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Raven Burglar – Ashley Rose

Another example would be the following photograph of a 9-day old colt out for its first run around the arena with its mother.  This photo required knowledge of how horses move and what positions are most telling about a horse’s innate ability and potential as a world class dressage horse.  This is an extraordinary example of an “uphill canter” and shows how well this young colt gets his rear legs under him and how light he is in the front.  Once again other than some minor cropping and tonal adjustment, nothing about this photo was constructed in my view.  Like the previous photo, planning, patience and a bit of luck were involved.

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Falcon Caledonia at 9 days old – Ashley Rose

I know this notion of constructed versus not constructed is one that will continue to spark debate, probably for as long as photography exists.  It is complicated further by the ease in which digital photography can be manipulated and frankly weaponised.  And perhaps in the end the discussion is moot because photography has gone from the paragon of “objectivity”, to the perhaps the most suspect and mistrusted of the visual media.  Divisive politics, tabloid journalism and an erosion of civility and humanity caused and furthered by the highly selective use of photographic weapons taints the broader world of Photography.  It is an unfortunate reality of our time.

 

Week 2 Activity – Is it Really Real?

 

This week’s activity asked us to consider the following: 

  • Post a short response below that outlines your own position regarding the nature of the photograph as ‘really real’.
  • Reflect on whether photographs are so unlike other sorts of pictures that they require unique methods of interpretation and standards of evaluation.
  • Identify and respond to key ideas raised by Snyder and Allen (1975) and in the presentations.
  • Refer to writers, theorists, and practitioners to support your views.
  • Provide visual examples to illustrate your points.
  • Reflect on any aspects of the ‘peculiar’ nature of the photograph that are important for your work.

 

Is a photograph real?  This is of course a loaded question, perfect fodder for purely academic debate (and forgive the cynic in me that thinks it in the end so moot as to be of dubious import), and which must, as with most complex questions, be answered with the response, “it depends.”  It depends on what is actually being asked.  It depends whether beneath the veil of “real” are really questions of tangibility, accuracy (factual), reality (vs. fantasy), or truth. These terms are easily and often conflated.  It is obvious even before beginning this discussion that there can be no one universal answer that covers the breadth of photographic genres and indeed the range of photographs with any genre.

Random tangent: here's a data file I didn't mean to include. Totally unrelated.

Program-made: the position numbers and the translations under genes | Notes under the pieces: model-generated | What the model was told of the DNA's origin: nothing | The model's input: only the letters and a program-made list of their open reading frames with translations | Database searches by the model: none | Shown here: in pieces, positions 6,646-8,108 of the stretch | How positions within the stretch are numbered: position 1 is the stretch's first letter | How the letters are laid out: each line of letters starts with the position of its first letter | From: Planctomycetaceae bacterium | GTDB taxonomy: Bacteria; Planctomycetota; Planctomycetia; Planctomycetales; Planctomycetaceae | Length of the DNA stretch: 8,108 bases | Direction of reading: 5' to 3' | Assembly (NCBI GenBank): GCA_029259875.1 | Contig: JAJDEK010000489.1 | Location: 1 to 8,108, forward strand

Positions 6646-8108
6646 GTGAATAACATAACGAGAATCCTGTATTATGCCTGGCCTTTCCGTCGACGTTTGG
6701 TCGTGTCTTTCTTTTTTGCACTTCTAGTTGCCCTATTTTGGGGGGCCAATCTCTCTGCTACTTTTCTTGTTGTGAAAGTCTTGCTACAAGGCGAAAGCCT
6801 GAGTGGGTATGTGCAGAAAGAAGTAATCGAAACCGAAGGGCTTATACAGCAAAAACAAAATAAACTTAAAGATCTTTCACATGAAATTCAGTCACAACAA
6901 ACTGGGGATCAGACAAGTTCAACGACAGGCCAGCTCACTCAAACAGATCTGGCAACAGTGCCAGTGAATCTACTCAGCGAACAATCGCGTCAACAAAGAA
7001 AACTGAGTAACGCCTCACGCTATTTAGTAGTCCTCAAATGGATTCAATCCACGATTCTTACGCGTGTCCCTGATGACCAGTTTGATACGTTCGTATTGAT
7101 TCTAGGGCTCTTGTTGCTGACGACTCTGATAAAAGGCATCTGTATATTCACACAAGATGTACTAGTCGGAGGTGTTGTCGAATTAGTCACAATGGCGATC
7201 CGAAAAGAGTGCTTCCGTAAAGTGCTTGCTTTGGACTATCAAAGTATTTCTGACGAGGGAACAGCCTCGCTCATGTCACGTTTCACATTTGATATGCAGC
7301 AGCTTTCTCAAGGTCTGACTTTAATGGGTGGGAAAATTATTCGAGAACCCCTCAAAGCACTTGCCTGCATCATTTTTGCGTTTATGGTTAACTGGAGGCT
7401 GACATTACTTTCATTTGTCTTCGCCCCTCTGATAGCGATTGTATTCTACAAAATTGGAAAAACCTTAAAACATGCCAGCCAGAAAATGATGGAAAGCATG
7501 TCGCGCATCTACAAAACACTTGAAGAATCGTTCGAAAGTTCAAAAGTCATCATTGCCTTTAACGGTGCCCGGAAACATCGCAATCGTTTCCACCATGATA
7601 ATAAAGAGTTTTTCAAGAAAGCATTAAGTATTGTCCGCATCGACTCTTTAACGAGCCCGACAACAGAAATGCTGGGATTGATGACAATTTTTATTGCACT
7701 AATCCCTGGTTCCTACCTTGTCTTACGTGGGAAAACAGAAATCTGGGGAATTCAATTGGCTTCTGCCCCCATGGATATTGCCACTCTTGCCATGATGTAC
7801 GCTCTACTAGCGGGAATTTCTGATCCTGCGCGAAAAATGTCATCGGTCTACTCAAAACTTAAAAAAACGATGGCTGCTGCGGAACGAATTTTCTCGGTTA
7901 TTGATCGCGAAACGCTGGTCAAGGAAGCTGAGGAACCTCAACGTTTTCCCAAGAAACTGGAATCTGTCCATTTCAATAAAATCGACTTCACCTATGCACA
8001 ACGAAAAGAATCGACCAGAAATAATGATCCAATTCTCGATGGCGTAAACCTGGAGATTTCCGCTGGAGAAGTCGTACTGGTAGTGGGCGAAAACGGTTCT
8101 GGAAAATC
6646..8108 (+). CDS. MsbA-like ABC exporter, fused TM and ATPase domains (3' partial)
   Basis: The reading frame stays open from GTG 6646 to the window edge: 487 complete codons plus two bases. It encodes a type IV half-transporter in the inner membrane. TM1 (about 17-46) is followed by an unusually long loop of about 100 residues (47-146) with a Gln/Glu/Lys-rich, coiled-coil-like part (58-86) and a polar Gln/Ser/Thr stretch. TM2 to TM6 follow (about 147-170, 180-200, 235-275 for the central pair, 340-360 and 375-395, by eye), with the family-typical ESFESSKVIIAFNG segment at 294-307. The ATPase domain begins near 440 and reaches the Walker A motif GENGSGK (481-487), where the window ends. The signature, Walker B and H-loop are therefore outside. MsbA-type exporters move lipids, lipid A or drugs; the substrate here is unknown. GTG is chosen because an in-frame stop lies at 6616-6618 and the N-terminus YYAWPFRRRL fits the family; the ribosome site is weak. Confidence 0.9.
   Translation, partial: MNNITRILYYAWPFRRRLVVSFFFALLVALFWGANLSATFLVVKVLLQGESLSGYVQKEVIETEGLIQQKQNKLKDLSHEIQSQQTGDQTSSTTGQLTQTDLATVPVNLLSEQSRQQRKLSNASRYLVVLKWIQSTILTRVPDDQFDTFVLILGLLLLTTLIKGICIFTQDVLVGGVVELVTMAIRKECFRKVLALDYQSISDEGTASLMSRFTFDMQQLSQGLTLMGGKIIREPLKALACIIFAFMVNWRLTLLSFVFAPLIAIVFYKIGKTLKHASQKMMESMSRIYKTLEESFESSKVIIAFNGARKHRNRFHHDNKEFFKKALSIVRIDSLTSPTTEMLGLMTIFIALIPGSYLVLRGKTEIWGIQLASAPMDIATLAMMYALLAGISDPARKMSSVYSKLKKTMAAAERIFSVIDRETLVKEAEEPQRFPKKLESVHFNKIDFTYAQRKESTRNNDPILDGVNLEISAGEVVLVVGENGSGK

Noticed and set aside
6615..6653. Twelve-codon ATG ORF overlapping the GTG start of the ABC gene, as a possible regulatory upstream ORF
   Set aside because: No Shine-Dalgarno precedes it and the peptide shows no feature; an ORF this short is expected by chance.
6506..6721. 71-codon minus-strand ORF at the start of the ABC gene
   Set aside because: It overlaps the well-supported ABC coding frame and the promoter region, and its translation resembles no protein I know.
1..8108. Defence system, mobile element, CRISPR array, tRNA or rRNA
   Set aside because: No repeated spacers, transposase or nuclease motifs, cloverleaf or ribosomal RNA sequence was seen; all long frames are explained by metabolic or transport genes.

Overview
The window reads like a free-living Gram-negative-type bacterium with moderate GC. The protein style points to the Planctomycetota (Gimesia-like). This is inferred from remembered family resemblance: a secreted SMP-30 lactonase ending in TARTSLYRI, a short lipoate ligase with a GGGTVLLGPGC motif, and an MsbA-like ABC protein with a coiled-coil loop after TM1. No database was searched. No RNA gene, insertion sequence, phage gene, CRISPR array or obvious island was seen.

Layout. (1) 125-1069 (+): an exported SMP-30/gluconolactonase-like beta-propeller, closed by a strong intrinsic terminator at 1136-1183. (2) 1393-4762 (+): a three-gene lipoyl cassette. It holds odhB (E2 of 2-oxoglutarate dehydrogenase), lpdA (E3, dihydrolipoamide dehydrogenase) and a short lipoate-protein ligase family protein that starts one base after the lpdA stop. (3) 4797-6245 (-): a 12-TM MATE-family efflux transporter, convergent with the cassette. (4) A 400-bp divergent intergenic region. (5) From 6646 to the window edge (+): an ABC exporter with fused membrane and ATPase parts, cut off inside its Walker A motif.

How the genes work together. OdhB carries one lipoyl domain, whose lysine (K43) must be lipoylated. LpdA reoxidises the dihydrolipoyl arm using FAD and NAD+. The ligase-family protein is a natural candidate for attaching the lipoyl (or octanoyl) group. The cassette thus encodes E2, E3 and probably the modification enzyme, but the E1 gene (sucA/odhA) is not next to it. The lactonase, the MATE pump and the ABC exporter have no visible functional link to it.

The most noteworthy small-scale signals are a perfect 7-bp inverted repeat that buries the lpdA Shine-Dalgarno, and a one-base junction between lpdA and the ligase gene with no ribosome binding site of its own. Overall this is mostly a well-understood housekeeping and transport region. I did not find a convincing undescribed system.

A photograph whether as a print in hand or on the screen is indeed real on a physical level in the case of a print, and a virtual level in the case of on-screen.  It exists, but it is not in fact the thing depicted, merely a 2-dimensional representation.

If the question is instead,” Is what is depicted in the photograph real?” Again, by virtue of the definition of a photograph, the image authenticates the presence of something that was in front of the lens from which light reflected and was subsequently captured on the film or sensor. But, further parsing of the question is required.  Are we asking about the reality of the subject?  The photographer’s intent and distribution channel will need to be considered. If it was an image of a news event published by a generally respected news outlet, there would be both an expectation and assumption that the image was a depiction of a real event.  If it is a highly constructed set with elements we know to be unlikely to have been in the same place at the same time and seen in an art publication or on a gallery wall, we are likely to correctly conclude that while the objects did stand in front of the lens, the scene is not ‘real’, that is not naturally occurring.  This question gets somewhat more complex when one asks, “Even if the scene is substantially ‘real’ (naturally occurring), has it been manipulated or altered?”

With analogue photography, this is somewhat less problematic because, while it is possible and certainly has been done, it is much more difficult to manipulate the image to add or subtract something from that which was present in the photographed scene.  Digital photography makes it far easier and more likely that something might be different than was actually in the scene photographed and then the question arises; “Was the alteration substantive?”  It makes a difference if someone cloned out a gravy stain on the tablecloth or replaced the Christmas turkey with a hippopotamus.  The latter would lead most people to conclude the photo was altered and represented some form of fantasy.

Then arises the question of accuracy.  To extend the example of Christmas dinner, if Grandma was in hospital and I put her in this year’s photo by using an image of her from the prior year at the table it is real, in that she sat at that table with the others albeit at a different time, but it is not accurate.  Another example arises with scene compression from a telephoto lens.  Consider the following photograph of the town of Dornoch taken with a long lens from a vantage point that suggests the statue of the Duke of Sutherland which sits atop Ben Bhraggie looms directly above the town when in fact it is at least 10 miles away.  Metaphorically, it was (and perhaps is) accurate.  This Duke was largely responsible for the Highland Clearances which reshaped the population of the Scottish Highlands and whose effect is still felt today.